By Geoffrey Heard
It is difficult to understand the concept of choices between two varieties of paradise. Paradise is perfect, right? So it can’t come in two varieties by definition.
Well, here in Rabaul, Papua New Guinea -- here in paradise -- your nitpicking rules simply don’t hold up. There ARE two kinds of paradise and that’s that!
Right now, I am living in paradise: the village of Vunakabi, inland from Kokopo -- the new Rabaul since the volcanoes devastated the township in 1994. But I’ve just spent the night at a friend’s house at Takubar, just along the beach from Kokopo. I am torn -- Takubar is paradise too. There are two paradises, which is the real paradise?
In the wet tropics, it gets pretty warm and not a little humid during the day. We’re talking 30-32 degrees celsius. Day after day. It can be tiring. Cooling during the night can be limited at near sea level. This makes the Vunakabi area, about 20 kilometres inland and a couple of hundred metres above sea level, a great contender for the title of true paradise.
That distance from the coast and the bit of height mean that while you can revel in the tropical warmth during the day, the humidity is not so aggressive, and at night it cools nicely to a very friendly “light blanket” temperature. No need for noisy, energy-hungry air conditioners. I’m sleeping like a babe. (There is plenty of airconditioning available for those who prefer it, of course.) Further, the views, particularly the afternoon views, over the great valley to the Bainings mountains are spectacular.
Paradise. Let’s call it Paradise 1.
But last night’s visit to Takubar on the beach near Kokopo has left me rent. The night was warm, so it was a case of no bed coverings at all until about three in the morning when a cooling breeze invaded my dreams enough to encourage me to pull a sheet over myself. I slept well nonetheless.
The big reward came with the dawn. That cooling breeze had dropped to nothing, the sun was rising and already delivering heat where it hit. I pulled on my swimming shorts, slipped out the back door, and in 30 steps was sinking into the warm, gentle embrace of the tropical sea.
The sky was blue, the Rabaul volcanoes on the horizon were enhanced by a few fleecy clouds seemingly tethered above them, and a small cargo ship was making into port cutting a white wake across the horizon. Someone nearby was strumming a guitar and quietly singing to himself. Further along the beach, villagers were enjoying their morning wash, happily tossing a wave and friendly “boina malana” (good morning) to me.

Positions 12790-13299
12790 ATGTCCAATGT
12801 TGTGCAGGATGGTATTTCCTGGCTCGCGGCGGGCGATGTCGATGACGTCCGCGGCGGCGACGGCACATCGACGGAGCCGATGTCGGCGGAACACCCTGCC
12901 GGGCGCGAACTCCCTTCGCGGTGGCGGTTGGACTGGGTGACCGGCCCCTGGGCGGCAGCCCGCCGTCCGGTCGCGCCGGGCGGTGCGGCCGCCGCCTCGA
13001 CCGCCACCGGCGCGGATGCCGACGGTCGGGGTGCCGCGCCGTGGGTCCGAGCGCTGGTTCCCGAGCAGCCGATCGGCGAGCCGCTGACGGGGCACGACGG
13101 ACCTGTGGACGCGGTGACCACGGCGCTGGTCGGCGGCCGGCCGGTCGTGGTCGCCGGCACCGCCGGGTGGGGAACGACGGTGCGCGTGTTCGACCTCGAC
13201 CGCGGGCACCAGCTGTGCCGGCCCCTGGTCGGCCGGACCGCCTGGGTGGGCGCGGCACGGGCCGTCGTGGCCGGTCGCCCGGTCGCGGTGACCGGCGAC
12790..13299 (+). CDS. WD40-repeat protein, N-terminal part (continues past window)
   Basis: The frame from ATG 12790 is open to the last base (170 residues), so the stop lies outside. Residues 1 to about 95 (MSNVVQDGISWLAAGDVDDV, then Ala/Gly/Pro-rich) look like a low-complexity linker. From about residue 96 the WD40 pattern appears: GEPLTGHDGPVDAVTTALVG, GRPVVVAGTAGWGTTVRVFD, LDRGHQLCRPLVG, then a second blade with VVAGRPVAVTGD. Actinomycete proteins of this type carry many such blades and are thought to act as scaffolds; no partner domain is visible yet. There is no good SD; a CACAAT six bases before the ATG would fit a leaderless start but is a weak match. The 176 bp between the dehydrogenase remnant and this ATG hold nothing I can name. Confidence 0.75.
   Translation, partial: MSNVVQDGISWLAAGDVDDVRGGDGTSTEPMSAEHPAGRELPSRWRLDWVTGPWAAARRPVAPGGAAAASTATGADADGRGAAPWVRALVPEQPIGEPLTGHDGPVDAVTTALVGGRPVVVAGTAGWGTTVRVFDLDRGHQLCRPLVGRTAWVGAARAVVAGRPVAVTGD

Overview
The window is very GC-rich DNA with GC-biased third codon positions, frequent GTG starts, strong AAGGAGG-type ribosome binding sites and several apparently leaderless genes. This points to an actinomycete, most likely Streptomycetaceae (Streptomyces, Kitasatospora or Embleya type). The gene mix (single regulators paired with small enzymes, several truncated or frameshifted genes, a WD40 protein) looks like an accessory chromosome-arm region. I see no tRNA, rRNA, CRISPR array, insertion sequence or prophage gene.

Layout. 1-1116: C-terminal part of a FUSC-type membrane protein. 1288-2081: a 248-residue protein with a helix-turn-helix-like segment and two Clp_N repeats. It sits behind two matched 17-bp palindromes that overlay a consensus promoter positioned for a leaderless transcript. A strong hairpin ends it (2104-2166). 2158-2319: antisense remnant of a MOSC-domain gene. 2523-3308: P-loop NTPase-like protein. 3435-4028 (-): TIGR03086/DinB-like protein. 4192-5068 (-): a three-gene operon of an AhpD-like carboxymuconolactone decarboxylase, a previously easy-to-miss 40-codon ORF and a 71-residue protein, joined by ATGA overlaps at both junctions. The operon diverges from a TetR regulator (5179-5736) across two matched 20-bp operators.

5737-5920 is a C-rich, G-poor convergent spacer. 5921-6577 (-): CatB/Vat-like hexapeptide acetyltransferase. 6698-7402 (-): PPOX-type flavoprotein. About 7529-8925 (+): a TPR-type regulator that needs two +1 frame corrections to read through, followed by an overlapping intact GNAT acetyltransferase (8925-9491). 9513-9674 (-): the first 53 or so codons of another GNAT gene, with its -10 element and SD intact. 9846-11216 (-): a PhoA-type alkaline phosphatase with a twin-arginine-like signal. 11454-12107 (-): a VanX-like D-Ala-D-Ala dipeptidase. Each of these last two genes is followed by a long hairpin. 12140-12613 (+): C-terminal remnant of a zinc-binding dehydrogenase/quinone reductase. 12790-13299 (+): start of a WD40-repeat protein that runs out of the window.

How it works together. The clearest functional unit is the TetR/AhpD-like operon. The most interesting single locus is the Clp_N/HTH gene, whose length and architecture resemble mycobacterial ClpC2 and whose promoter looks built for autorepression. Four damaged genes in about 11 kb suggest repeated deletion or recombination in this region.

It was lowish tide, the sea was almost dead flat. The only word to describe the water was pellucid. Looking down, I could see every feature and creature of the bottom, including my rather odd looking, very white feet, rippling in a constantly breaking and reforming pattern of light and shade as the sun glanced off the tiny wavelets heading into shore. I launched out feeling as though I could swim forever, and although a dozen strokes were enough to disabuse me of that ridiculous notion, I nevertheless felt at once super-energised and languorous.
And I suddenly realized (in a relaxed kind of way) that while I had not enjoyed such an early morning swim in this tropical paradise for decades and thus had substantially wasted my life, there are actually millions of people as near as Australia who have never had this sublime experience at all.
Friends, you haven’t lived. Book now! Your destination is Rabaul (Kokopo in reality today), Papua New Guinea. The time to visit is right away, and if you can’t make that, book now for any time (particularly winter for those poor people who, like me, have been suckered into living somewhere that has such a nasty season).
Accept no substitutes -- particularly no pale imitations with a “North Queensland” brand. Remember the box jelly fish -- the one with a sting so painful that even if it doesn't kill you, you actually wish you were dead.
We don’t have them in Rabaul. As I said, paradise. ###
This material is copyright © Geoffrey Carrascalao Heard 2010.
The opinions and comments in this article are his own.